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Old 16.06.2019, 12:12
Rayan Rayan is offline
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Default A way to decrease/prevent fragmentation

Firstly, I'd like to say thanks to the developers who made this project possible.

I know that people already have discussed this subject several times, but I couldn't find any solutions for it. I'd like to voice a small complaint about something that has been really bugging me out about JD.

As you probably know, when JD is downloading files, it keeps a small amount of the downloaded data in memory, until the amount reaches 500KBs, when it writes the received data to the disk.
This process is called "buffering" and is a must when downloading simultaneous files from the internet.

However, the "500KB" of RAM buffering IMO is too small, and it is causing two problems for me when I use JD on Windows:

1) Files that were downloaded with 2 or more chunks will end up with TOO MUCH fragmentation on disk, and it will be torture for the poor HDD drive to read the files later.

As the developer has told me, the reasoning behind this is that the compressed files are going to be eventually extracted into a single piece -- so it isn't worth it or even needed to allocate space for the compressed files on the disk beforehand.

However, my argument is that the extraction process for a fragmented file (with over 1000 fragmentations) is going to take a rather large amount of time, than a 1-piece file. Furthermore, not all files are .RAR or .ZIP files. For example, we don't extract a .MP4 or .MKV file at all.

My reasoning is that it would be better if JD could create a blank file with the same file size when each task is added, so that the operating system could "allocate" sectors to that file, thus preventing file fragmentation.

If I try to extract a fragmented .RAR file (that has over 4000 fragmentation pieces) from my hard drive, it will only reach a maximum speed of 30MB/s at best, and I can clearly hear the pain that my drive's head is going through. Now, if I de-fragment the same .RAR file beforehand, the extraction process would go as smoothly as it can, easily reaching 80MB/s of read speed on my drive (considering that we are not writing the extracted content to the same drive).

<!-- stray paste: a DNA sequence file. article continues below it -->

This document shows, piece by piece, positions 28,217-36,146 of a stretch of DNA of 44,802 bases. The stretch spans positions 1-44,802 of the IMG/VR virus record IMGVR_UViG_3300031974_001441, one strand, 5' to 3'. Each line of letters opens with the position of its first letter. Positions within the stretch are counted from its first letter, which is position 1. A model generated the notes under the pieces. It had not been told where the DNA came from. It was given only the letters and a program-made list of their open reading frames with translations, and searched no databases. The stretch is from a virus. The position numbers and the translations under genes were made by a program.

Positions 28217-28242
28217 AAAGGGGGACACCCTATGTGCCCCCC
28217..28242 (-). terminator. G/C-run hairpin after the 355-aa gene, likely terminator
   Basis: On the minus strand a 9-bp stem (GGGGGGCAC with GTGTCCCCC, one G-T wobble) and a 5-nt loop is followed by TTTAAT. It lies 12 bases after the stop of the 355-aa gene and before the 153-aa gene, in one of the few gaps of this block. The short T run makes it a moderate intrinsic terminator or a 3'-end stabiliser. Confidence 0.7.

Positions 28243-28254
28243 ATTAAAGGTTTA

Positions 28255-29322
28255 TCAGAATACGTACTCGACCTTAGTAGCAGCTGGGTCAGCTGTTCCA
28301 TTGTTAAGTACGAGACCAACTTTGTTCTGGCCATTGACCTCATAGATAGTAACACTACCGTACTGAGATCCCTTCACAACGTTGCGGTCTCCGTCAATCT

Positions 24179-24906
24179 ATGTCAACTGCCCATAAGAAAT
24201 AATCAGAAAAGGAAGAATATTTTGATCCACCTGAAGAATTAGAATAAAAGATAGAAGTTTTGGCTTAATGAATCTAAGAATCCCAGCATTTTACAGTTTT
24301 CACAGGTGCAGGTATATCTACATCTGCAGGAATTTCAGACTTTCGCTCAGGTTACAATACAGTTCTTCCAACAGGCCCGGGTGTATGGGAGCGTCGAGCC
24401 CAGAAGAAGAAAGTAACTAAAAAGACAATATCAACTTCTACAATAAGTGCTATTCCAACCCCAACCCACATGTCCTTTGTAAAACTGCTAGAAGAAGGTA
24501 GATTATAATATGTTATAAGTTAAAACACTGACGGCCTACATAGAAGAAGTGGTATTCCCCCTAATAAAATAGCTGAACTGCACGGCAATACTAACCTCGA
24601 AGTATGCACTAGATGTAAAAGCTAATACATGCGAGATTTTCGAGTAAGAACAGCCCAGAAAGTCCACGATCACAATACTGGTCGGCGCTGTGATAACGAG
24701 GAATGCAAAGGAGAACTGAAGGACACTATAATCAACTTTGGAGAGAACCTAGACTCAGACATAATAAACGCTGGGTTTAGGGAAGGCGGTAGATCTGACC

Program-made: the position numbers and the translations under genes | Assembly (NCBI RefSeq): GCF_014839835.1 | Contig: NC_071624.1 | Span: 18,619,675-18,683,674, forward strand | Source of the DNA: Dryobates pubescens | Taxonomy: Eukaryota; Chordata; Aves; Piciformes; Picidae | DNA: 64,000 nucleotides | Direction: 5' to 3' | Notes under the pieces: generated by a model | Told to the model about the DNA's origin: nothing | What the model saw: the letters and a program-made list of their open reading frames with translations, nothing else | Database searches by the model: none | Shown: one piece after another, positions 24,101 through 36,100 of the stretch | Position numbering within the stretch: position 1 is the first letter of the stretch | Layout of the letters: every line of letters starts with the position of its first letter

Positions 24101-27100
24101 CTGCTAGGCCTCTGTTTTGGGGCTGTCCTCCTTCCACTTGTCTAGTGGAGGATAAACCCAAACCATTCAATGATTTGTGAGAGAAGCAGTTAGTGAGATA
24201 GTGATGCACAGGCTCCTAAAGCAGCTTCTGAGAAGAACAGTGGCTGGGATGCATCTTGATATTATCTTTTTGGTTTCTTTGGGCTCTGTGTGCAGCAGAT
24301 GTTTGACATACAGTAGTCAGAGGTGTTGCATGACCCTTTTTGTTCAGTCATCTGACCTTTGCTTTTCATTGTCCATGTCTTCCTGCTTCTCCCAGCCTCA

I should mention that in both cases, I extract the content from the HDD drive directly to my primary SSD drive.

2) A buffer size of 500KBs keeps the HDD drive in active load in all time, which in turn keeps the drive always on, causing overheating issues and reducing the drive's lifespan. Windows is designed to turn all HDD drives off after 10 minutes of inactivity, so if the drive is constantly being written into, it's never going to be turned off.
IMO, it's much better to keep more amounts of downloaded data in memory, before occasionally writing the content to the disk.

I know that we can change a parameter in advanced settings to increase the buffer size (Named: GeneralSettings → Max Buffer Size) but JD has a limitation of 100MBs (or 100480 KBs to be exact) at maximum; and even if the developer extends its range, the Java virtual machine limits us to a ridiculous 512MB ram limit.

I use JD almost 24/7 on my Windows PC. JD never stops downloading, and it works all year so I prefer to keep my HDDs turned off as much as I could, and only write data to them when the download is completed or buffer size has reached about 500-1024MB in memory (obviously we need enough ram for this).

JD is already a wonderful download manager, but I think it really lacks two useful features:
  1. Ability to allocate space on a drive before writing on it, in order to prevent fragmentation. (An option that can be enabled by user)
  2. Ability to increase the buffer size on RAM (100mb or even more... up to 2048mb, if you ask me) before writing them. (An option that can be enabled and changed by the user)

JD is one the single most useful software in my toolbox, I love its UX and how it manages everything, but I can't really can't get my head around as to why the developers have decided to use Java!!

I'm no developer, but IMO, Java is too wasteful on resources, uses a lot of ram and CPU for no apparent reason while still managing to be limited to 512MB of memory (as the default startup) and it really lacks the interface benefits that native Windows programs have.

Last edited by Rayan; 16.06.2019 at 16:30.
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Old 16.06.2019, 17:01
raztoki's Avatar
raztoki raztoki is offline
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ok lets clear up some misconceptions here
a) jdownloader request files to be written using apis, it has zero control over where the data is saved to disk. ultimately this is a task of your operating system, and somewhat these days the hardware (or drivers) thats attached to your harddrive (magnetic or sold state)!